12 Things You Need to Know Before Going to the Polls

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San Francisco voters cast their ballots in 2008. (David Paul Morris/Getty Images)

We are working with ProPublica’s election land project to help identify problems at polling places. If you have any, here's how to to report them:

  • SMS: Send the word VOTE, VOTA (for Spanish) or 投票 (for Chinese) to 81380 (standard text message rates apply)
  • WhatsApp: Send the word VOTE, VOTA (for Spanish) or 投票 (for Chinese) to 1-850-909-8683
  • Facebook Messenger: Go to m.me/electionland

Got some last-minute questions before heading to the polls on Tuesday? Here are some of the key 411s you need to know before you go to vote:

  1. Where do I vote?
    You can look up your polling place here.
  2. I still have questions about what propositions and races I am voting on?
    No worries: Check out our state proposition guide or go to our election 2018 page for full coverage on Bay Area propositions and races.
  3. When do I vote?
    Polls open at 7 a.m. and close at 8 p.m. It’s the law that you’re allowed to vote if you’re in line at 8 p.m.
  4. How long will it take to vote? California law gives people two hours of time off to vote if they don’t have enough time during non-work hours (the average amount of time Californians waited in line to vote was nearly seven minutes in 2016, according to the MIT Election Data Science Lab).
  5. What if I forgot to mail my vote-by-mail ballot?
    Your ballot must be postmarked on or before Nov. 6. You can also drop it off at a polling place in your county or your county elections office on Election Day anytime before polls close.
    A man checks in for early voting in the mid-term elections at a polling station in a public library in the Lake View Terrace neighborhood of Los Angeles, California on Nov. 4, 2018. (Robyn Beck/AFP/Getty Images)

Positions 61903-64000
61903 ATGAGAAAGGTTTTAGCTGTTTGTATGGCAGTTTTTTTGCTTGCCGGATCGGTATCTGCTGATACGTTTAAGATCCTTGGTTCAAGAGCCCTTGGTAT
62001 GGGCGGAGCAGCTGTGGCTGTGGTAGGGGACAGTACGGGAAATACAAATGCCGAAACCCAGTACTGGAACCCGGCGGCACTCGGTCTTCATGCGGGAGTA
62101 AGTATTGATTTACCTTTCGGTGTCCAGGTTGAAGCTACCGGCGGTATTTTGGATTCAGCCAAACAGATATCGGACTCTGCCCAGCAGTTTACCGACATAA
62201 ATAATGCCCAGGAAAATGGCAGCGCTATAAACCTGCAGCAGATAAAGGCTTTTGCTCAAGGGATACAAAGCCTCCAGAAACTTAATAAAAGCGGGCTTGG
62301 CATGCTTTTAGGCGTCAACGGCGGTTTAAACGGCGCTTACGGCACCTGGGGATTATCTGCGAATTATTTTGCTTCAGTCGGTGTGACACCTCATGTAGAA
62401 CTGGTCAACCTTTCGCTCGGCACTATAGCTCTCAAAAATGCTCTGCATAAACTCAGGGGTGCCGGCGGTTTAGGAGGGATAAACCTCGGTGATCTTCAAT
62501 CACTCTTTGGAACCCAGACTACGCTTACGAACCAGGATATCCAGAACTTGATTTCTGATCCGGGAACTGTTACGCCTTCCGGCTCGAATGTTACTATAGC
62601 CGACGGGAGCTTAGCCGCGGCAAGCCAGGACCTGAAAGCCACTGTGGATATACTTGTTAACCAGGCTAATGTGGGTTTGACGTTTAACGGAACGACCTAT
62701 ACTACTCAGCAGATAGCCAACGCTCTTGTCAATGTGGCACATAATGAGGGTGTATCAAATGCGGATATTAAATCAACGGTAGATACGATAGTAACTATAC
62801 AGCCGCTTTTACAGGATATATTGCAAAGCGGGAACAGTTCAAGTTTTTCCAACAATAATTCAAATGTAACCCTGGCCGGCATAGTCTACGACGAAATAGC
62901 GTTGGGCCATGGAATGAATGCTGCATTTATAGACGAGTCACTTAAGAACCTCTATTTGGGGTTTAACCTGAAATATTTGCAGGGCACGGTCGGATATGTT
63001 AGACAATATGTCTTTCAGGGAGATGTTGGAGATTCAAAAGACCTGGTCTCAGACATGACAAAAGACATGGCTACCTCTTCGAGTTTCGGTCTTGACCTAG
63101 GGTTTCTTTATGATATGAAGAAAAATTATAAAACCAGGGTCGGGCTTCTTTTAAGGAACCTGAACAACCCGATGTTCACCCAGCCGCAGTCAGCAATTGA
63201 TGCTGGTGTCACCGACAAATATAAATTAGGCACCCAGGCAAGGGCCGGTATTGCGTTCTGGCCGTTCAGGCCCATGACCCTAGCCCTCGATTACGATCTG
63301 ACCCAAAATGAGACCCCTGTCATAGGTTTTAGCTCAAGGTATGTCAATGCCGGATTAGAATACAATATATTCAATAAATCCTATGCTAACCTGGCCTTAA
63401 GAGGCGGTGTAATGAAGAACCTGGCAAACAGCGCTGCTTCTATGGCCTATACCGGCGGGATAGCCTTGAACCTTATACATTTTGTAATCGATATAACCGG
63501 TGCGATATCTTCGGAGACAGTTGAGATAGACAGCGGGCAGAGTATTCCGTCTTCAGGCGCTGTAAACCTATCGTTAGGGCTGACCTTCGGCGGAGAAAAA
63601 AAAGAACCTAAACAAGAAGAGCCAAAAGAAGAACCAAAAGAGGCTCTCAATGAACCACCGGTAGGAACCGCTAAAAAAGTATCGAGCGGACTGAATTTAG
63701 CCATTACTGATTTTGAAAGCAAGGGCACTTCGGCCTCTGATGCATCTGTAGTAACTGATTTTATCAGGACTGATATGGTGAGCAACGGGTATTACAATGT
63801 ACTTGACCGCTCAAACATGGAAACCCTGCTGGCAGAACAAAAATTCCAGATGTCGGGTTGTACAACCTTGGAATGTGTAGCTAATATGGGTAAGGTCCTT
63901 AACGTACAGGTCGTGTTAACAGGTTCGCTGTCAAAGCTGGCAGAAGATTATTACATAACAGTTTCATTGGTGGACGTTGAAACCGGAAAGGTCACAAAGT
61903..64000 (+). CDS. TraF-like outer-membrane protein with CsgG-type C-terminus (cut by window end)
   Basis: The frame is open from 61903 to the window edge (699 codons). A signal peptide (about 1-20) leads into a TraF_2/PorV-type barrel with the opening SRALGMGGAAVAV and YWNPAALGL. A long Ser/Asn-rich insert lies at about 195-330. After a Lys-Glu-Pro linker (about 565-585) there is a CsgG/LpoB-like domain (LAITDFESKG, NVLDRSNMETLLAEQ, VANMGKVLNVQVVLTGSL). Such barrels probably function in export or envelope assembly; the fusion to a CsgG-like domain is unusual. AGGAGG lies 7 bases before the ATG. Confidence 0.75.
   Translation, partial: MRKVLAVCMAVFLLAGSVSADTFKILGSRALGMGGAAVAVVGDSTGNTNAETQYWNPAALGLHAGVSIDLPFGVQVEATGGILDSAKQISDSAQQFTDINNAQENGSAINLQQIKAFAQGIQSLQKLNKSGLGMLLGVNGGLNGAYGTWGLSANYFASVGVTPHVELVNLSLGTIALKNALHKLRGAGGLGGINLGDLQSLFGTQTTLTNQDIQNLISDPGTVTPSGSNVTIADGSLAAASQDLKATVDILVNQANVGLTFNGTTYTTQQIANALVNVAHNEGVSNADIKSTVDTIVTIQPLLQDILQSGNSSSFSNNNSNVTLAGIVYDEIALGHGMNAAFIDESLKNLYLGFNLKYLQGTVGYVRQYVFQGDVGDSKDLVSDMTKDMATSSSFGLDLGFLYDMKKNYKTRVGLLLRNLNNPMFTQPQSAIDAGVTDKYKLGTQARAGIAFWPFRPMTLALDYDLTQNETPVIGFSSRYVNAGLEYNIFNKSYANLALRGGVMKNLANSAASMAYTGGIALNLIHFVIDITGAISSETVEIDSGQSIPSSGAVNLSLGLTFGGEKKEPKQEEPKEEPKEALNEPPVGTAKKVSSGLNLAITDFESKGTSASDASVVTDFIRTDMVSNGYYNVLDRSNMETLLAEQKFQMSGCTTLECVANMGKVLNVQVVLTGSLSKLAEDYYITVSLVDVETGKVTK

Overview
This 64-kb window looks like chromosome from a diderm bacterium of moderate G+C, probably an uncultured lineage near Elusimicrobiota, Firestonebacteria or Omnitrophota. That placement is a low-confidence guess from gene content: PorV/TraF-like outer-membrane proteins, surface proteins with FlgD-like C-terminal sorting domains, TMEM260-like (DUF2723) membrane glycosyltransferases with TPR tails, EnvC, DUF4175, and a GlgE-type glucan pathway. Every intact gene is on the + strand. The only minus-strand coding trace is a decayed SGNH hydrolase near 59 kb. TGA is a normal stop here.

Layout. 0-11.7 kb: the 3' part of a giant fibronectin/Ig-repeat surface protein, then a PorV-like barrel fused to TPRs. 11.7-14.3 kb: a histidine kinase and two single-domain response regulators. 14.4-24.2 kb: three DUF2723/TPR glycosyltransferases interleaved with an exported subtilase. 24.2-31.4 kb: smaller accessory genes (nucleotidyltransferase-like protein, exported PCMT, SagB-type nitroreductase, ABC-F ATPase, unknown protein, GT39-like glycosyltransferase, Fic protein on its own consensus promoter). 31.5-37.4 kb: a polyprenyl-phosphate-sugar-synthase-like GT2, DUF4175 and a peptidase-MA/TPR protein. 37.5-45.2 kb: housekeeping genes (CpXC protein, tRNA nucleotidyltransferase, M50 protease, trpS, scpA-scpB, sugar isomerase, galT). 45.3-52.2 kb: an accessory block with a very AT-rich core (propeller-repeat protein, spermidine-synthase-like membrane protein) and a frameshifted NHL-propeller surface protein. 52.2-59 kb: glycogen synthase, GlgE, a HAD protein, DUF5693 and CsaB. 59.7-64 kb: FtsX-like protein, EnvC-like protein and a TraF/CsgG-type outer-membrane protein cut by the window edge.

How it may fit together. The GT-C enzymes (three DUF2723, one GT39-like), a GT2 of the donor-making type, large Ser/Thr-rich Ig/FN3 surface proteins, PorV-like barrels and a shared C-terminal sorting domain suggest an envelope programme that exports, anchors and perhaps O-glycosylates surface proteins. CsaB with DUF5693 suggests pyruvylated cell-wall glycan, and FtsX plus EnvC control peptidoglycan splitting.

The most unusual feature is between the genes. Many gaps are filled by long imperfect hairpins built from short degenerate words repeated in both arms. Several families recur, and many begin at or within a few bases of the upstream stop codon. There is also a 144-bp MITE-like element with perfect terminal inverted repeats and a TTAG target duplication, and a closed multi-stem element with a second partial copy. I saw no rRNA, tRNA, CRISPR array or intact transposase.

6. OK, well ... what if I lost my vote-by-mail ballot?
    No sweat. You can fill out a provisional ballot at your polling station. Your ballot will be counted once election officials confirm you are a registered voter and haven't already voted.
  7. What do I need to bring? Generally, you don't need to show your ID when voting. But, if you’re a first-time voter that registered by mail and didn’t provide your driver license number, California identification number or the last four digits of your social security number on your registration form, there’s a chance they might ask for your ID.
    And ... If you need extra guidance while you vote, you are allowed to use your phone, bring notes or reference a voter guide (like this one).
    Voters and mariachi performers march to a polling place to participate in early voting in California's 25th Congressional district on November 4, 2018 in Lancaster, California. The march was part of the 'March On The Polls' nartionwide initiative which encourages community-based events to promote midterms voting. (Mario Tama/Getty Images)
  8. Can I bring a friend ... or my dog with me? Yes. Well, up to two people -- as long as they are not your employer or your union. And canine friends, yes, you should bring them.
  9. What if I need my ballot in a language other than English? You can request a different ballot in person or fill out a form online to receive translated materials in the future (fun fact: six new languages were added this year to the state’s language assistance requirements).
    An "I Voted" sticker in seen during early voting for the mid-term elections at a public library in the Lake View Terrace neighborhood of Los Angeles on Nov. 4, 2018. (Robyn Beck/AFP)
  10. How do I check my voter status?
    Looking up your status online will also tell you your political party, ballot language preference and the status of your vote-by-mail or provisional ballot. If you think you're registered, but your name isn’t on the list at your polling place,  the law states they must still give you a provisional ballot.
  11. So ... what if I didn't register? Don’t fret just yet. You may still be able to vote. Eligible citizens can go to their county elections office to register as a conditional voter from Oct. 22  through Election Day.
  12. I've heard ballot selfies are now legit?
    Want to show everyone on Instagram that you #voted? Good news, you can snap that selfie of your ballot ... just not someone else's ...